Notes and Editorial Reviews
These finely crafted symphonies date from the 1890s, a period when Zemlinsky was musically in awe of Brahms. Although offering precious little hint at the change of style the composer would undergo at the turn of the century, they are nonetheless attractive works with some boldly structured movements. The D minor Symphony, whose first movement was performed at a concert attended by Brahms at the Vienna Conservatory in 1891, may be the less distinctive in terms of its thematic material. But there are certainly some impressive moments, particularly in the dramatic major/minor conflict of the opening movement, while the lyrical impulse of the Adagio is most affecting. Nevertheless, the B flat major Symphony, composed in 1897, the year when
Brahms died, is altogether more compelling. Here Zemlinsky absorbs a wider range of musical influences, in particular Dvo?ák and Wagner in the first movement, and there are charming allusions to Mahler in the middle section of the Scherzo. The imaginative passacaglia Finale pays obvious homage to Brahms’s Fourth Symphony and builds up quite a head of steam in its thrilling coda.
Martyn Brabbins has a strong empathy for Zemlinsky’s musical language, demonstrating a masterly control of pacing in each movement. Perhaps in his Decca recording of the B flat Symphony, Riccardo Chailly offers a more highly charged view of the first movement, but elsewhere there is little to choose between the two performances. In any case, the present release can be confidently recommended for the refined and subtle playing of the BBC NOW and a recording that achieves an ideal balance between textural clarity and Romantic warmth.
-- Erik Levi, BBC Music Magazine [3/2014]
Two numbered symphonies by Zemlinsky to add to his more frequently recorded Sinfonietta and Lyric Symphony. Look again though. These are early works by a young composer still under the romantic thrall.
This coupling has appeared before. James Conlon, who has set down for EMI Classics more Zemlinsky than any other conductor, recorded these two symphonies. Naxos issued them together, first on Marco Polo and then on Naxos under two different conductors, Ludovit Rajter and Edgar Seipenbusch each with Slovak orchestras. I do not know the Conlon (Gürzenich Orchestra; Kölner Philharmoniker; CDC 556473 2) but I have heard the Naxos and from an interpretative stance it is by no means inferior to the Brabbins. Also out there are good recordings of the Second Symphony by Zemlinsky specialist and biographer Adrian Beaumont (Nimbus NI 5682 and Chandos CHAN10204) and by Riccardo Chailly (Decca). Beaumont also recorded the First Symphony for Chandos on CHAN10138.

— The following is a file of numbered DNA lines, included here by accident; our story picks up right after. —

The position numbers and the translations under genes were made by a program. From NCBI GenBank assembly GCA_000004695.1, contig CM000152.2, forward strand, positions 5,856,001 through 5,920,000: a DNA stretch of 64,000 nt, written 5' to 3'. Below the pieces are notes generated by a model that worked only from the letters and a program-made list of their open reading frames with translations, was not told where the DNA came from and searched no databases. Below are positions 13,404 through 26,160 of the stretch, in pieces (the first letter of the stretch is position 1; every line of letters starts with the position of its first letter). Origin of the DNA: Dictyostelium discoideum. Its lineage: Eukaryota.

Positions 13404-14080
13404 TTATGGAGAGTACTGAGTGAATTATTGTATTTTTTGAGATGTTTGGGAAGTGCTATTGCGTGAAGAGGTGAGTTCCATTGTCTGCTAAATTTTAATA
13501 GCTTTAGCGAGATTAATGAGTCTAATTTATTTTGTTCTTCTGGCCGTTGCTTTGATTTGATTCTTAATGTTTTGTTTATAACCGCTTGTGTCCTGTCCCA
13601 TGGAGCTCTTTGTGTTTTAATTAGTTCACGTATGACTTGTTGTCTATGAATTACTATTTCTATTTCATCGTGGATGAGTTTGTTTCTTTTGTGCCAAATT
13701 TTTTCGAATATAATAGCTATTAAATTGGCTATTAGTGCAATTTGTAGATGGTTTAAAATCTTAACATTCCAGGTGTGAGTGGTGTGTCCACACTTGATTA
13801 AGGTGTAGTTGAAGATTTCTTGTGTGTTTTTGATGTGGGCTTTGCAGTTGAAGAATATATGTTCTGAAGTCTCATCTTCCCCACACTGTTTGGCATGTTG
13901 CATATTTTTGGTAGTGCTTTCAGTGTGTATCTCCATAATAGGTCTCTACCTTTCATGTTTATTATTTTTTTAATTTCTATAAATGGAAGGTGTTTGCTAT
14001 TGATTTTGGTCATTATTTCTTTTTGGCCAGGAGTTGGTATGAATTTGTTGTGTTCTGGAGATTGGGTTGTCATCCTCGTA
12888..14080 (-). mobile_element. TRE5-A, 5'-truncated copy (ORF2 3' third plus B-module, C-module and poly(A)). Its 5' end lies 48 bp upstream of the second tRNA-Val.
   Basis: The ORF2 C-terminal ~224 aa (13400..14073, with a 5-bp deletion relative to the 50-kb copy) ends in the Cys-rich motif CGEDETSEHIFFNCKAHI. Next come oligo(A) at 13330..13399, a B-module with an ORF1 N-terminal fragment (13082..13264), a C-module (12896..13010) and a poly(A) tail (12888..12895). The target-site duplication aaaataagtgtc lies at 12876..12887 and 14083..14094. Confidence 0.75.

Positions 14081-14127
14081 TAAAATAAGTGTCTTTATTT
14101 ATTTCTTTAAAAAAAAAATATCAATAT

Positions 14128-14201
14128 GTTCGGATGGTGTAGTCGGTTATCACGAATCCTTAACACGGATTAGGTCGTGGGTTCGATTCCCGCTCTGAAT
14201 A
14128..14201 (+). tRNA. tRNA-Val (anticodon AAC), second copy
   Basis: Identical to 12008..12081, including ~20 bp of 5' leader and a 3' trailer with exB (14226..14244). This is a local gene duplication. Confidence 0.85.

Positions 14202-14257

It is not Brabbins’ way to rush these works. The First Symphony is an apprentice effort that speaks a language related to that of the Brahms serenades. It does so across three movements. The style is an accustomed one and the emotional range is diverting and charming rather than sharply dramatic. It’s a case of early Dvo?ák rather than late Brahms. Brabbins gives the music an affectionate run for its money. Four years later and we reach the Second Symphony. The music inhabits a world similar to that of Dvo?ák - this time the middle period symphonies: 4-6. The musical argument is broadly relaxed and generally smiling as it is with its predecessor. However in this case four years of development reaps an occasionally more dramatic turn of phrase. While this later work carries no pre-echoes at all of Zemlinsky’s expressionist convictions the world it moves through is emotionally more complex and is no stranger to tragedy. It’s pleasing and engaging rather than utterly compelling.
Brabbins and Hyperion allow us to hear Zemlinsky as the expansive romantic mid-European young man of the 1890s. The audio quality is very attractive - indeed superior - and the notes by Gavin Plumley cover all the right bases.
-- Rob Barnett, MusicWeb International
Works on This Recording
Symphony no 1 in D minor by Alexander von Zemlinsky
BBC National Orchestra of Wales
Period: 20th Century
Written: 1892; Vienna, Austria
Symphony no 2 in B flat major by Alexander von Zemlinsky
BBC National Orchestra of Wales
Written: 1897; Vienna, Austria
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